PART A--Why this trip?
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Why did I go to Russia? I was invited to go there by the International Atomic Energy Agency (IAEA, a part of the UN), to take part in a peer review of the safety arguments for the Russian Federation's liquid radioactive waste disposal practice: engineered deep well injection.
The Russian Federation is actively disposing of liquid low-level and intermediate-level wastes by deep injection at three locations. This is a practice started in the 1960s, almost 50 years ago, and it is carefully and constantly monitored.
The IAEA has published a new world advisory standard for disposal of radioactive wastes: INTERNATIONAL ATOMIC ENERGY AGENCY, Disposal of Radioactive Waste; Specific Safety Requirements, IAEA Safety Standards Series No. SSR-5, IAEA, Vienna (2011). These safety standards are specifically written as guidance to waste management organizations and their regulators responsible for the long-term and operational safety of facilities for the disposal of solid radioactive wastes.
The Russian Federation, knowing this solid-waste limitation on the IAEA standards, nevertheless requested that the IAEA perform a peer review of the safety arguments being made for the countryís three deep-well injection sites, to judge these arguments in light of the requirements in this new standard.
Their idea was for the review to provide guidance on how their safety arguments could be improved to satisfy the portions of the new standards that could be applied to their liquid waste disposal practice.
The IAEA brought together seven experts from international waste management and regulatory organizations to perform this review, including myself. I was selected in part because I was a contributor to a document that provides guidance for the use of the SSR-5 safety standard, namely: INTERNATIONAL ATOMIC ENERGY AGENCY, Geological Disposal Facilities for Radioactive Wastes; Specific Safety Guide, IAEA Safety Standards Series No. SSG-14, IAEA, Vienna (2011). In addition, I have more than three decades of experience in US and international technical work related to evaluating the safety of deep geological disposal facilities.
The review required several weeks of reading and formulating questions before traveling to Russia to discuss these questions with the disposal projectís scientific staff. The visit took place over an eight-day period, with no breaks for the weekend and several evening sessions. The results of the review, just like the documents reviewed, are considered confidential unless the Russian Federation decides to allow the IAEA to make them widely available.
The IAEA shared travel expenses with the US government. The US participated in part because it is US policy to assist in assuring the safe disposal of radioactive waste in other countries.
The Russian trip was not all work, however. The Russian hosts provided for three short excursions into Russian culture: an operatic performance of the Bolshoi Ballet company, a tour through the treasure rooms of the Kremlin, and a visit to a working Russian Orthodox Monastery.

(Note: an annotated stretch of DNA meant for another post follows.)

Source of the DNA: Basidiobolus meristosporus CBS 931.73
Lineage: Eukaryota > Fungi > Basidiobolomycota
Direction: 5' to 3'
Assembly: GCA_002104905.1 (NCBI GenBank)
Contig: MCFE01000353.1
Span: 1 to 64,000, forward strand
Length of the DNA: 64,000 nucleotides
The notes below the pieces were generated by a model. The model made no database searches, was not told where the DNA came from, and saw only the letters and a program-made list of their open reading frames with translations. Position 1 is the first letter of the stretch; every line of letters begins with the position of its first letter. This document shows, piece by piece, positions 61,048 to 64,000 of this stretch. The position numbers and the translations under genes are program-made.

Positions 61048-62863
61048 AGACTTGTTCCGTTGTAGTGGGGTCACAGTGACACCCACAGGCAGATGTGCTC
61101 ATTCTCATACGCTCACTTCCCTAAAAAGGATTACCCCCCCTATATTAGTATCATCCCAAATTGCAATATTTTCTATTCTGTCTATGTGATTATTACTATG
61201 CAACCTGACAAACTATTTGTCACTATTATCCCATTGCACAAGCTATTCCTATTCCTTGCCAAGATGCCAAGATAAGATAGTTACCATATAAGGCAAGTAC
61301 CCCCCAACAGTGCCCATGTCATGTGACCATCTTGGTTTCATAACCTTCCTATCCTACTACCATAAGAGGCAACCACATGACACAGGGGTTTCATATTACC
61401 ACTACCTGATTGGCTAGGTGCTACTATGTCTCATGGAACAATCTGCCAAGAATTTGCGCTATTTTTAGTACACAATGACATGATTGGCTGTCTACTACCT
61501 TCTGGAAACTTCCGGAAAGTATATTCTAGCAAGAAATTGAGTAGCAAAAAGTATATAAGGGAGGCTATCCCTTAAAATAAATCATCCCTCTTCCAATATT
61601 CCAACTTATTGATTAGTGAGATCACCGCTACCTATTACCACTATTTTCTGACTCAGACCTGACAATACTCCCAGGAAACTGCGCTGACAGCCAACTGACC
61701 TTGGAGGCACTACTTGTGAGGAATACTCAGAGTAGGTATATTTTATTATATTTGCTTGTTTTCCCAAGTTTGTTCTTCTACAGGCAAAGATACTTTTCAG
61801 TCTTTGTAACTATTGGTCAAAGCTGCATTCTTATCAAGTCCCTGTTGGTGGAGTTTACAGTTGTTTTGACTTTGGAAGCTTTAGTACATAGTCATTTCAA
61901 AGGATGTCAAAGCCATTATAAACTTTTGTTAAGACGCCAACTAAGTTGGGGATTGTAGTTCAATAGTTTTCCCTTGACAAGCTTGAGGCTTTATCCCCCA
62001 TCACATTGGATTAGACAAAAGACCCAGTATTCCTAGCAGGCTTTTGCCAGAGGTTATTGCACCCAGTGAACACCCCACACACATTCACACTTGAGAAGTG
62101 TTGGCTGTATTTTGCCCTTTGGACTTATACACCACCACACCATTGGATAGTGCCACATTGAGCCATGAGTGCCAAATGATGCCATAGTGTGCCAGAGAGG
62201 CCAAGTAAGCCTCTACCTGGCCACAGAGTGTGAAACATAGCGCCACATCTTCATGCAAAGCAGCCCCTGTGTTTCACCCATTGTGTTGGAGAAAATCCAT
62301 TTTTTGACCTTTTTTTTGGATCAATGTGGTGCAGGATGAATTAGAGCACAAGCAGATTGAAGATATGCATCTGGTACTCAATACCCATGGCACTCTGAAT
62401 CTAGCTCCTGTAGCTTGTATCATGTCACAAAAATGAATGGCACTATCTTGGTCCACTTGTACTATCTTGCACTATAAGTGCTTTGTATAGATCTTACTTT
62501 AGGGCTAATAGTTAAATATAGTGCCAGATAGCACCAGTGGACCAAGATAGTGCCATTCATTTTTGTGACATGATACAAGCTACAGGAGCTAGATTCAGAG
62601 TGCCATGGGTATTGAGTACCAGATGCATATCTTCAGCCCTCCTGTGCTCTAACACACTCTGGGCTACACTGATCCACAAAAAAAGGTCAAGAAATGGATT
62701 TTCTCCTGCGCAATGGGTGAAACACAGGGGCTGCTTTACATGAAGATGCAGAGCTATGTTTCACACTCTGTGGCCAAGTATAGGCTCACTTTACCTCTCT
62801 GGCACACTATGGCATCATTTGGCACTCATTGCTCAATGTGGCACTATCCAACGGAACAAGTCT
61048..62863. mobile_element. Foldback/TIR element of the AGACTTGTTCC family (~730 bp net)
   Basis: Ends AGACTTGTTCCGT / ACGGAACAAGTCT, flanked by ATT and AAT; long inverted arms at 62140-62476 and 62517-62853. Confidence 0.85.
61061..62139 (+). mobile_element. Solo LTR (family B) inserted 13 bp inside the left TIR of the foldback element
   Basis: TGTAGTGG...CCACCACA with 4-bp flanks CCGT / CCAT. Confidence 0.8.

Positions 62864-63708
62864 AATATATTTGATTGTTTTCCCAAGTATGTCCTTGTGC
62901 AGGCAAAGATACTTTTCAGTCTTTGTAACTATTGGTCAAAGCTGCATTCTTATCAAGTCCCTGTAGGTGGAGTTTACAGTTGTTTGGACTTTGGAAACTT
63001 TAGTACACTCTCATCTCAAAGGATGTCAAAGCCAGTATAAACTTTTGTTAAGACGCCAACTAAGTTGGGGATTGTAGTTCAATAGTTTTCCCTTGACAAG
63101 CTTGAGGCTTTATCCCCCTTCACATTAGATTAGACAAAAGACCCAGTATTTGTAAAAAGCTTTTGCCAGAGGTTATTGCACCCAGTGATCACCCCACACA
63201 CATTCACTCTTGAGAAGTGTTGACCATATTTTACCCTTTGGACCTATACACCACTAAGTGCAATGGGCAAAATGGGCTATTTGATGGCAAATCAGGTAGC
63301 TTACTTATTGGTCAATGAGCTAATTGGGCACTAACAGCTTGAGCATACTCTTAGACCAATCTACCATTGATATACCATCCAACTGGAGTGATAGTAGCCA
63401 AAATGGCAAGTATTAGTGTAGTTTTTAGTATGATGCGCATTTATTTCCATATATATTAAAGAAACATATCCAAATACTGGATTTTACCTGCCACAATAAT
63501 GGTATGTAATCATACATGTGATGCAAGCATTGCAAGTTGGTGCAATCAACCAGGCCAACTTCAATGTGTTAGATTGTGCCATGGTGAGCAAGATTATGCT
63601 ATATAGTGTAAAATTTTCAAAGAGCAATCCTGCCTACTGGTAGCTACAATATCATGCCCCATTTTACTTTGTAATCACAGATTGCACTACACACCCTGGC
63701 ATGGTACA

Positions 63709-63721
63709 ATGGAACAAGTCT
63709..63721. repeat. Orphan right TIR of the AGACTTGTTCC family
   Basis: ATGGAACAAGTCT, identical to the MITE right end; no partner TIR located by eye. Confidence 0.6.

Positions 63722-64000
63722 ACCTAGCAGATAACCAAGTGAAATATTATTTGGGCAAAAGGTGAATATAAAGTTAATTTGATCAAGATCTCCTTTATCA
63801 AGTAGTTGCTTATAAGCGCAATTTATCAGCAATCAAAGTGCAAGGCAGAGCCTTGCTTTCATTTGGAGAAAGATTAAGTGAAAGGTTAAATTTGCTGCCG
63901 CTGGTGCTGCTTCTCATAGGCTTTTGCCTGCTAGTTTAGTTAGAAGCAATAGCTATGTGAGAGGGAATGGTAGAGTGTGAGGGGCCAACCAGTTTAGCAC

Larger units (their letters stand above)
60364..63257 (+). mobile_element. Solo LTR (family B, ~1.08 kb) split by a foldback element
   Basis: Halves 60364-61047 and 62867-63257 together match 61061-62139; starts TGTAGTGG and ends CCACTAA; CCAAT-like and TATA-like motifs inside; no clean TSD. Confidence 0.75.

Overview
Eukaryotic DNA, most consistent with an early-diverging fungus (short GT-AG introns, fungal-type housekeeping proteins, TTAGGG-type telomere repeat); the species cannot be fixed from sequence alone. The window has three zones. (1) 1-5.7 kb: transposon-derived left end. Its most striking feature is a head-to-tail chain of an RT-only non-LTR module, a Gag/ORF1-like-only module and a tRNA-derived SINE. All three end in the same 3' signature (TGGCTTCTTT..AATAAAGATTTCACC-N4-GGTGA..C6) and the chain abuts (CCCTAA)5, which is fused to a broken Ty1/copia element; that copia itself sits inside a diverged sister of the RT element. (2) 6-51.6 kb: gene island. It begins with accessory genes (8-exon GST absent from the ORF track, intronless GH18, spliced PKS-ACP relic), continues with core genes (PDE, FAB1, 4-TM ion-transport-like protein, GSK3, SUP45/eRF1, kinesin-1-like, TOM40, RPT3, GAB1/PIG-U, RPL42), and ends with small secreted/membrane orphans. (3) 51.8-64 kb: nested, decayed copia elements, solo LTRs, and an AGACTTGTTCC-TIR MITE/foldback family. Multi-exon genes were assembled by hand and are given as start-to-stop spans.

Thrown out of the country: A Lesson Learned--
I was surprised to be turned away by the border guards when I tried to enter Russia at the airport at Samara, Russia, near to which city the review team was to see one of the three active disposal facilities. Unbeknownst to me, when one travels to Russia using an Official Passport, meaning one is on official government business, one must enter the country through one of twelve gateway cities listed on the visa provided by the Russians. The same goes for official travelers from Russia coming to the US. This meant entering Russia at the medium-sized town where I had gotten off the plane from Frankfurt was not possible, I was detained in the transient lounge, and was locked into a small room whenever flights were leaving during the night, until a flight could take me completely out of the country and then back at a place from which I could legally enter the country.
I was expelled from Russia, in other words. My detention lasted 25 hours and ended when a flight could lift me out of Russia. Prague was my destination. From Prague a flight to Moscow got me into Moscow in time for the opening day of the meetings with the Russian experts that would serve to clarify issues and questions raised during reading of materials provided previous to the visit to Moscow.
If you have a tourist passport and receive a tourist visa, there is no restriction on ports of entry. I was treated courteously and yet firmly, by the border guards at the Samara airport. They did their jobs professionally, they had a sense of humor, but did not tolerate the nonsense I proposed to win myself a bit more freedom. Testing boundaries is human nature. Restating boundaries was the correct response.
GO TO PART B--Quick stop in Frankfurt along the way
GO TO PART C--In detention for visa violation, the transient lounge at Samara airport.
GO TO PART D--The Bolshoi Ballet
GO TO PART E--The Saint Daniel Monastery
GO TO PART F--The Kremlin (Chapter One)
GO TO PART F2--The Kremlin (Chapter Two)
GO TO PART G--Downtown Moscow walks (Chapter One)
GO TO PART G2--Downtown Moscow walks (Chapter Two)
GO TO PART H--insights into my ancestry from paintings by Dutch masters
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